I was just responding to some comments on a LinkedIn discussion about the continuing disparity between women’s wages compared to men.
The discussion reminded me of one of the most inspirational women I ever met, Captain Julie Clark. She shattered the “glass ceiling” at 35,000 feet becoming the first female captain at a major American airline.
Anyway, as we prepare for our upcoming THINK Like a BLACK BELT for the Entrepreneurial Woman events, I was inspired to jump into the fray and share Julie’s story.
I don’t have time to get permission to use the other comments on the thread, so I’ll paraphrase those comments and add my responses below…
This first comment was in response to posts regarding a recent report on the “Wage Gap” between women and men…
That’s exactly what we’re trying to change with THINK Like a BLACK BELT for the Entrepreneurial Woman…
You’ll network with other women entrepreneurs, discuss ways to deal with your unique challenges and most of all- talk about how to improve and expand opportunities for entrepreneurial women.
Since I’ve started doing this program I’ve done extensive research on the “wage gap,” and largely, it is exactly that…a wage gap.
To be blunt, the most consistent reason for this widely publicized disparity is simply that women who are employed tend to choose jobs that pay less, but fulfill other desires, particularly service in social areas.
The woman entrepreneur is free to set her own financial goals and determine her own rewards. NO LIMITS…and we Celebrate Adversity as an opportunity to become stronger, more focused and more determined to succeed.
That’s our focus in this event!
Hope to see you there!
Linda Ridell, obviously a powerful entrepreneurial woman, added:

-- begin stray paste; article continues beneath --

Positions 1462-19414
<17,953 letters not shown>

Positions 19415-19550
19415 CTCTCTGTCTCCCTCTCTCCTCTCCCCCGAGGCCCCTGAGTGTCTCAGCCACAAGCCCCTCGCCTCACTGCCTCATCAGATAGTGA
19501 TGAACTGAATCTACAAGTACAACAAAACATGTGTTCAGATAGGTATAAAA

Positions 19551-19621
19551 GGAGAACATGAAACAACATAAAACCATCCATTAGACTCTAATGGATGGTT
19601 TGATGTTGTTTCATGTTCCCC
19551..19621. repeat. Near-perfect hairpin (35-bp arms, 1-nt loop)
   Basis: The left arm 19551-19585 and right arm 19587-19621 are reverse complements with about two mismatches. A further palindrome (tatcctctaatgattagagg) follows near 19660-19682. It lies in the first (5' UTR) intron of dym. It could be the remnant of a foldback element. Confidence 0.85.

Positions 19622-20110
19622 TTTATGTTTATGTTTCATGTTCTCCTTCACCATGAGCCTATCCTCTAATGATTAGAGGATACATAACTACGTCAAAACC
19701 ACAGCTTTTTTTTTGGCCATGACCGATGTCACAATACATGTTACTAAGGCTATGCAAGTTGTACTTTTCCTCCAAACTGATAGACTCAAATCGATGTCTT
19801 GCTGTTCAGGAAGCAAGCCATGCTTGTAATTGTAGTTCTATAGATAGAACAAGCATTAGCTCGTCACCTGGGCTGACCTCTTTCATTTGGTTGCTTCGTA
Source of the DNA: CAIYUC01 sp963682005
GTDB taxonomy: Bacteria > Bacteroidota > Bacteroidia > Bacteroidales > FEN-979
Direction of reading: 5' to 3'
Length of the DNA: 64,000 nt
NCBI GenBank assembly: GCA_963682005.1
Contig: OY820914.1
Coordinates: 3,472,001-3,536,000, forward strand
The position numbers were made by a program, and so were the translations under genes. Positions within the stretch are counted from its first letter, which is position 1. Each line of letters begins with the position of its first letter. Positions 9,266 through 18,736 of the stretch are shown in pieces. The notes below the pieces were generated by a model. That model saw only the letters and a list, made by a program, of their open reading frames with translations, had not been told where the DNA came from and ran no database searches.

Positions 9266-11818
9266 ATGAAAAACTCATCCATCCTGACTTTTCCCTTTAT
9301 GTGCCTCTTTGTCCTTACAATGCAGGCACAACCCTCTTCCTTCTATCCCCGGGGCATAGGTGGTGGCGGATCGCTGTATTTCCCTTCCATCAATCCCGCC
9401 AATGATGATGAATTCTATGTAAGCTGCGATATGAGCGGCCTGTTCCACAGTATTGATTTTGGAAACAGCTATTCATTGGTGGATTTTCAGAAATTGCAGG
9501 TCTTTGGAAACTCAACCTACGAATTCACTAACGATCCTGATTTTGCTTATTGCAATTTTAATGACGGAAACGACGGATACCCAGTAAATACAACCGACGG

“As a female entrepreneur, I am responsible for what I get paid. Women who are employed have somewhat less choice in the matter, though they could refuse to settle for lower wages.
“Overall, women are probably less confident to demand more money. Or, as Jim says, women choose lower paying work anyway.”
Both confidence and fear of appearing too “aggressive” to male counterparts and employers are often talked about in our groups.
There are ways to overcome both challenges. As I say above, we “Celebrate Adversity.”
Every challenge is an opportunity to grow, develop and expand your potential.
Here’s a great story…Julie Clark was the first woman to earn the rank of Captain on a major American airline. Now she’s one of the country’s leading aerobatic pilot.
Talk about shattering the glass ceiling, she did it at 35,000 feet!
Julie faced enormous challenges in her life including losing both her parents at an early age. Her father was a pilot who was killed in the first terrorist hijacking in American airspace that caused a crash.
In her airline career, she faced one of the most entrenched “Old Boys Club” in any industry…and she kicked it in the tail!
I’m proud to call her a friend and she’s a great inspiration to me!
Here’s an interview I did with Julie when I was hosting an aviation show:
Be sure to listen to her story about arriving at one job where there was NO door on the women’s restroom…and what she did about it!!!
Join us in Freeport, Maine on May 16th to network with other women entrepreneurs, discuss challenges and solutions, enjoy some nice mimosas and of course, learn how to THINK Like a BLACK BELT!
AND…Marketing Your Mastery 1/2 Day Boot Camp
Coming to Freeport, Maine…May 29th!